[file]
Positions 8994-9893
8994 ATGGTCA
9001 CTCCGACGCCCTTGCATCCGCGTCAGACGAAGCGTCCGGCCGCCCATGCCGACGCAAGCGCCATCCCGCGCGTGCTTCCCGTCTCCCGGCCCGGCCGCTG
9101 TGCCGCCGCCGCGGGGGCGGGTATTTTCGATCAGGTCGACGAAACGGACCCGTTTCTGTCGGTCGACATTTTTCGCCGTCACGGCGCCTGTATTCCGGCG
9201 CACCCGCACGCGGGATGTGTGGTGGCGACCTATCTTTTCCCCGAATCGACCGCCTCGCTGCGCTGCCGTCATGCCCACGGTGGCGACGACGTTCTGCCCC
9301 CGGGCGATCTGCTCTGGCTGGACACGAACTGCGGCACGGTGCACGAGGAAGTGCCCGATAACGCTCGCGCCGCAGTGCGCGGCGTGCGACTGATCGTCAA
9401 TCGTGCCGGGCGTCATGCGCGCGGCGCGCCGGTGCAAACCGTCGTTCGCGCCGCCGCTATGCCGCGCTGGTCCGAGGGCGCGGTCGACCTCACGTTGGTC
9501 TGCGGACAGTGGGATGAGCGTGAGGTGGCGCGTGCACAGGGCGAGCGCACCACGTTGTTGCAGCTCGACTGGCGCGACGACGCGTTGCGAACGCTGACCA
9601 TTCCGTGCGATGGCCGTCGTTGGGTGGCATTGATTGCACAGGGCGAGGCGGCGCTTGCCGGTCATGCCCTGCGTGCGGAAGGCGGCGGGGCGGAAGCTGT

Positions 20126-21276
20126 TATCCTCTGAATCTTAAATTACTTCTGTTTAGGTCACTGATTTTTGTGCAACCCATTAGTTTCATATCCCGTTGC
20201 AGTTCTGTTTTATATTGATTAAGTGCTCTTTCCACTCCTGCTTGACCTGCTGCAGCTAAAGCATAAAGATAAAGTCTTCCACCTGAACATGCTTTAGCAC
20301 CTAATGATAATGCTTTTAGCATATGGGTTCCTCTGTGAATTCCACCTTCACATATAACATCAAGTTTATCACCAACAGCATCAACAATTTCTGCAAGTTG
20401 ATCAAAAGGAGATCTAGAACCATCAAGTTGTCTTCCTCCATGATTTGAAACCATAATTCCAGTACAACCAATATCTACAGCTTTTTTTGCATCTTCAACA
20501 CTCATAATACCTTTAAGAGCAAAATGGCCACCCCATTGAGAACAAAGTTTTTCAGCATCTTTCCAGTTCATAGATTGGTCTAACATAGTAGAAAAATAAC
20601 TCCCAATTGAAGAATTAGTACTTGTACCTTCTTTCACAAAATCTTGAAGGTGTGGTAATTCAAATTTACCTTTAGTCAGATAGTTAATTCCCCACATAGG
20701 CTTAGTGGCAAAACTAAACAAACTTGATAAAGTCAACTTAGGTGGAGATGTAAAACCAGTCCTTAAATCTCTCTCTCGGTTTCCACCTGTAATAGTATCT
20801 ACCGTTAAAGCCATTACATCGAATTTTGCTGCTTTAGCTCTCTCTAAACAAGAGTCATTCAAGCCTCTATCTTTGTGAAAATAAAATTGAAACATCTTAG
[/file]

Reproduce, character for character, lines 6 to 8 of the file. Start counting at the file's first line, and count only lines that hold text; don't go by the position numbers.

9301 CGGGCGATCTGCTCTGGCTGGACACGAACTGCGGCACGGTGCACGAGGAAGTGCCCGATAACGCTCGCGCCGCAGTGCGCGGCGTGCGACTGATCGTCAA
9401 TCGTGCCGGGCGTCATGCGCGCGGCGCGCCGGTGCAAACCGTCGTTCGCGCCGCCGCTATGCCGCGCTGGTCCGAGGGCGCGGTCGACCTCACGTTGGTC
9501 TGCGGACAGTGGGATGAGCGTGAGGTGGCGCGTGCACAGGGCGAGCGCACCACGTTGTTGCAGCTCGACTGGCGCGACGACGCGTTGCGAACGCTGACCA